First United Methodist Church
301 South Main
The First United Methodist Church was organized in 1857 with eleven charter members. For ten years, the church worshipped in the Courthouse, and then in a school house, before a church building was erected in 1867 at the corner Church and Walnut Streets. Following destruction of that building by a tornado in 1886, the congregation met in the Masonic Hall, which became Weatherford College then located on South Main and Lee Streets.
Construction of the present sanctuary began in 1888. This Early English Gothic style church was completed in 1891 for a total cost of $10,000. It was designed by Weatherford architect George Godfrey. Bishop Wilson dedicated the building in 1893.
The exterior stone was quarried in Parker County. The windows and doorways feature lancet arches typical of the early English style. The bell tower is a combination Norman-English spire. An outstanding interior feature is the 55 foot high beaded ceiling in a tongue-in-groove herringbone pattern. The beauty of this ceiling was hidden for more than fifty years when a metal ceiling was added in an effort to improve heating and acoustics.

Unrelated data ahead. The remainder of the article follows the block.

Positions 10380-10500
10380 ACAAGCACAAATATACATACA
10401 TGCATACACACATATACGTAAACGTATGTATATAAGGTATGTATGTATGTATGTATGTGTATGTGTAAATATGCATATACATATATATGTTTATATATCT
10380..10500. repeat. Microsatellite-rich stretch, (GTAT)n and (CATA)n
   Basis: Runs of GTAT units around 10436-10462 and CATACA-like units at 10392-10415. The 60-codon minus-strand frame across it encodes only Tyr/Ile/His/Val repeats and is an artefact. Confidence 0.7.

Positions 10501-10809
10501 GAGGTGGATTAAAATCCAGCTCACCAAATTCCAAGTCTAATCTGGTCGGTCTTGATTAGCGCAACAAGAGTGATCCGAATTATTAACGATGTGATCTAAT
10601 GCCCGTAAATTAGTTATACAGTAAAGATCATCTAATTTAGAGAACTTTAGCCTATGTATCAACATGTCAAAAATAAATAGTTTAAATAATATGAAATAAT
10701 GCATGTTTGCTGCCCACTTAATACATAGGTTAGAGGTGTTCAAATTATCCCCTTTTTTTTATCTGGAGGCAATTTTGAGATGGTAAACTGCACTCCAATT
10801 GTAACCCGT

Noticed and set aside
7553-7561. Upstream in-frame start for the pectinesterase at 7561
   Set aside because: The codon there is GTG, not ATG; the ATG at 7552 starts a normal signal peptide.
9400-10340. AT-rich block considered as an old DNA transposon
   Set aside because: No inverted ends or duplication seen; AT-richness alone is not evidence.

While the exterior of the original church building is untouched, the church has undergone various remodeling and additions through the years. A major remodeling of the sanctuary took place in 1954 which restored the original layout, revealed the great beam, fifty-five foot ceilings, and the herringbone-patterned beaded board ceiling. New pews were added along with the Gothic chandeliers and Korean wood paneling. The educational building behind the sanctuary and the south wing are later additions, designed to be compatible with the original architectural style and stone work.